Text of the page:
Syllabus - HI 391 Travel and Politics in Eastern Europe...

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HI 391 Travel and Politics in Eastern Europe Hamilton 420, Monday 3:00-5:50 Spring 2008 Professor Chad Bryant History Department 468 Hamilton Hall Office Hours: M 2:00-3:00, W 1:00-3:00 and by appointment “To be rooted is perhaps the perhaps the most important and least recognized need of the human soul.” – Simone Weil “What gives value to travel is fear. It is the fact that, at a certain moment, when we are so far from our own country, we are seized by a vague fear, and an instinctive desire to go back to the protection of old habits . .. This is why we should not say that we travel for pleasure.” – Albert Camus “We go to Europe to become Americanized.” – Ralph Waldo Emerson “I hate travelling and explorers.” – Claude Levi-Strauss The theme uniting this course is travel and the movement of peoples to, from, and within Eastern Europe from the eighteenth century to the present. Our first set of questions asks what the study of travel and mobility can teach us about Eastern Europe. How have “Western” travellers helped to create and maintain enduring characteristics of the region? How did increased mobility from 1848 to 1948 transform the Eastern Europe’s economies, societies, and cultures? Our second set of questions deals more generally with the experience of travel. Why do people travel? Is it to learn about other cultures, to meet new people, to exchange ideas? Or is it to confirm beliefs already held, to learn more about ourselves, or our own cultures? Has travel, and tourism, promoted understanding among cultures or accentuated their respective differences? What might perceptive tourists, emigrés, and exiles tell us about Eastern Europe, Europe, or perhaps our own culture, at various moments in history? Our common readings will include a mix of primary and secondary sources, which we will read and discuss during the first half the semester. In the first few weeks short lectures will provide background information on the region’s history and the readings. Your main task, however, will be to write a 20- to 25-page research paper, based on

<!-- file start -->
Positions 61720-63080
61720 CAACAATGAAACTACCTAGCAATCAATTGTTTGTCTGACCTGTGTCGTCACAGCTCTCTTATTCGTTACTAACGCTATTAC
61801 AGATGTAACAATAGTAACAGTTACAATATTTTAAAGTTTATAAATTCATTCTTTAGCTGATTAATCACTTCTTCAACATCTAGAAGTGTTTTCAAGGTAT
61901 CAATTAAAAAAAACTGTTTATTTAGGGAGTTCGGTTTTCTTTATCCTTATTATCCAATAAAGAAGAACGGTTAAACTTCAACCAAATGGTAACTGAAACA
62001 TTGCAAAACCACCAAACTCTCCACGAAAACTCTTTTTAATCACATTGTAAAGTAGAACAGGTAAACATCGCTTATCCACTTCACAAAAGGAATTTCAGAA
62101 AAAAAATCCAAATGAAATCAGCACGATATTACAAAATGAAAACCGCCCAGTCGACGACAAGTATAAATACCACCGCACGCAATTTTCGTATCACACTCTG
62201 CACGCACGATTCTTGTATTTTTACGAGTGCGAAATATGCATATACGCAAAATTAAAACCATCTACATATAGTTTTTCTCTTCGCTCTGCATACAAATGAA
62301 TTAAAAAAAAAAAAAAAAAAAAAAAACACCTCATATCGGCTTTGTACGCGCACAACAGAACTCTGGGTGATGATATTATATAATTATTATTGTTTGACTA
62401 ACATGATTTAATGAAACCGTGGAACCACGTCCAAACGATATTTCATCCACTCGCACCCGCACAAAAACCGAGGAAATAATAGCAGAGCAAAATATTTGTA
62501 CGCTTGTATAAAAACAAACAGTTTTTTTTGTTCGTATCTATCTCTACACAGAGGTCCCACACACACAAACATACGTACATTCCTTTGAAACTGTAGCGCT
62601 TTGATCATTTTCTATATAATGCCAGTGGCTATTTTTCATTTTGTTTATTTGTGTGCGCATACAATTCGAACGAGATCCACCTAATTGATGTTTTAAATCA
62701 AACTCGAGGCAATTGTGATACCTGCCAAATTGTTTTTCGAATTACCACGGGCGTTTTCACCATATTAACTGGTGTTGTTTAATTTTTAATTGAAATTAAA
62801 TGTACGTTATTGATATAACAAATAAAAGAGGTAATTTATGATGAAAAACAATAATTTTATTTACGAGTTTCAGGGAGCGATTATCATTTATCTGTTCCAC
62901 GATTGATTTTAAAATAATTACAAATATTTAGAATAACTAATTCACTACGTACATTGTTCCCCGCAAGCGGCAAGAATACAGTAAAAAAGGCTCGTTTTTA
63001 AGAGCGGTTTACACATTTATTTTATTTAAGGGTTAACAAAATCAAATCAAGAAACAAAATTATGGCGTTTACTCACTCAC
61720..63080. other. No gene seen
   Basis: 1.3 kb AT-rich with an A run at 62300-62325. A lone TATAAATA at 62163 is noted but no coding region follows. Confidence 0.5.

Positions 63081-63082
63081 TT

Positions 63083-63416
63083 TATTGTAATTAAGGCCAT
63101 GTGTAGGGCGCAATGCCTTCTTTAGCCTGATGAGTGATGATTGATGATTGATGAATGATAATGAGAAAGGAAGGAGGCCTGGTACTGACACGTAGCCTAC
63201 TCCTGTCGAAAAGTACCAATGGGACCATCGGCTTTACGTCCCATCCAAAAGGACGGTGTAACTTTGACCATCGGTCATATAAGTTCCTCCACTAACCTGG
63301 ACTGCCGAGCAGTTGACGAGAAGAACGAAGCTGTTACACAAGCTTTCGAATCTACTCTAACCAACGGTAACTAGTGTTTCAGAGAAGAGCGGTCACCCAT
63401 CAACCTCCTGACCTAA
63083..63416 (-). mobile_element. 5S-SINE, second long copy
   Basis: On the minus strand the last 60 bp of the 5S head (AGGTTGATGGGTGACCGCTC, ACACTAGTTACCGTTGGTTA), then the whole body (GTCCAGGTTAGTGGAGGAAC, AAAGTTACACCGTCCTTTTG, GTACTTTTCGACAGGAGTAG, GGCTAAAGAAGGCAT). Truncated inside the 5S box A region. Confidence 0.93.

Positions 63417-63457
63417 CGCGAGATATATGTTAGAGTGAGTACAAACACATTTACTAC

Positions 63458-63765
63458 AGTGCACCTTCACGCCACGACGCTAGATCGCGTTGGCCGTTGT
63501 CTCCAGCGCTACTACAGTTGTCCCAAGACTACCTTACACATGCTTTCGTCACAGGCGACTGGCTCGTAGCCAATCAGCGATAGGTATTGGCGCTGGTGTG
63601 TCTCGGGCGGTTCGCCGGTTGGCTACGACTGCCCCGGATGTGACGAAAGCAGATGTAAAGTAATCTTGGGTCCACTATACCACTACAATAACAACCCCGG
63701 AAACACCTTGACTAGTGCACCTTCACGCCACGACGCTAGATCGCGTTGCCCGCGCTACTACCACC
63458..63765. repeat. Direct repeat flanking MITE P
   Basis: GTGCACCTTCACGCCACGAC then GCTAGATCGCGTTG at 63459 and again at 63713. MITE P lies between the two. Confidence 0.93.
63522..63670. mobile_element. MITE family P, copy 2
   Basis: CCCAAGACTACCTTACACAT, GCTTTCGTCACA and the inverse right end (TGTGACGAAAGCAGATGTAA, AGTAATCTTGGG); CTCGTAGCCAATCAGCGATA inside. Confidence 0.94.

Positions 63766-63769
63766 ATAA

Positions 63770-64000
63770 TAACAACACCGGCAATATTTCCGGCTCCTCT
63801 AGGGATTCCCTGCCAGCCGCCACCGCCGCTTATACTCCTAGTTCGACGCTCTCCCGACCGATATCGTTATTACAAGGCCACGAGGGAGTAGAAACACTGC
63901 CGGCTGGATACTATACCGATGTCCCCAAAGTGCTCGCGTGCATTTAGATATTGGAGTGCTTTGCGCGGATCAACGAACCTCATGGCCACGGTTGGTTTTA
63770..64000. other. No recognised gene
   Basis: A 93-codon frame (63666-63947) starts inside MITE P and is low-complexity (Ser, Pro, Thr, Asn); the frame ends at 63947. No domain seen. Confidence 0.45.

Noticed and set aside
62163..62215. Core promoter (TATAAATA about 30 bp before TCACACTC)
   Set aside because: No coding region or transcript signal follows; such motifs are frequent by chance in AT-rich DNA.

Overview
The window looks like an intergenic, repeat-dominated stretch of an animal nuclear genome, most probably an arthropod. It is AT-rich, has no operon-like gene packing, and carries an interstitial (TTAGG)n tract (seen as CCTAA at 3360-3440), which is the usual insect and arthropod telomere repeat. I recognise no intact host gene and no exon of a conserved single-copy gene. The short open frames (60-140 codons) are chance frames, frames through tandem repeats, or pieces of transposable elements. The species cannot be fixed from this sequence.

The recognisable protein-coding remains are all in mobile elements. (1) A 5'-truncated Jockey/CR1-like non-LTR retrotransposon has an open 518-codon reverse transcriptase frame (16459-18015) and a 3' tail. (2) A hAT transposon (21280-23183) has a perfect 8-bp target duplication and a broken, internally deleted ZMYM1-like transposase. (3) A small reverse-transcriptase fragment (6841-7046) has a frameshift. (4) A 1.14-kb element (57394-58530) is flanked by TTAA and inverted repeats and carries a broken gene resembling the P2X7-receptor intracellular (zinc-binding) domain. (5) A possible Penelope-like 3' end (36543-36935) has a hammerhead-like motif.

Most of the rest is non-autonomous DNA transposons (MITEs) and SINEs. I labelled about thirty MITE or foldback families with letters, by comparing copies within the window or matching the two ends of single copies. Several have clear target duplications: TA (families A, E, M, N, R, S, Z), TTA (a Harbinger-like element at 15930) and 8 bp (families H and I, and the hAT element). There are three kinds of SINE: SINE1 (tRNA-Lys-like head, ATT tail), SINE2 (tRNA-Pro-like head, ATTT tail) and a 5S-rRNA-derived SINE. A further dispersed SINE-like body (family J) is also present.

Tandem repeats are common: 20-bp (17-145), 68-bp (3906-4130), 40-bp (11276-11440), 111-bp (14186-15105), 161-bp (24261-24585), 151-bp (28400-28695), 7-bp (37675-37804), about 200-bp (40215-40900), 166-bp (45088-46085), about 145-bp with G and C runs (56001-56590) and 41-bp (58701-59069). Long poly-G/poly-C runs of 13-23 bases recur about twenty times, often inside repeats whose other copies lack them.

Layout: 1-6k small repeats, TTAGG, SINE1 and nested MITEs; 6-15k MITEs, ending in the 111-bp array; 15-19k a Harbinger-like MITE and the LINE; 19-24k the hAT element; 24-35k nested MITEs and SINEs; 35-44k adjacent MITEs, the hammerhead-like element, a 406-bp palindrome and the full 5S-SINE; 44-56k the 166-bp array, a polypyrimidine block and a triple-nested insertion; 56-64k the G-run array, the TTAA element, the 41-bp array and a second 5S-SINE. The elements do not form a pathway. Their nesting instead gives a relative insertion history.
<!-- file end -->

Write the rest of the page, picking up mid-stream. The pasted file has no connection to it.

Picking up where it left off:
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This note was uploaded on 03/31/2008 for the course HIST 391 taught by Professor Bryant during the Spring '08 term at UNC.

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Syllabus - HI 391 Travel and Politics in Eastern Europe...

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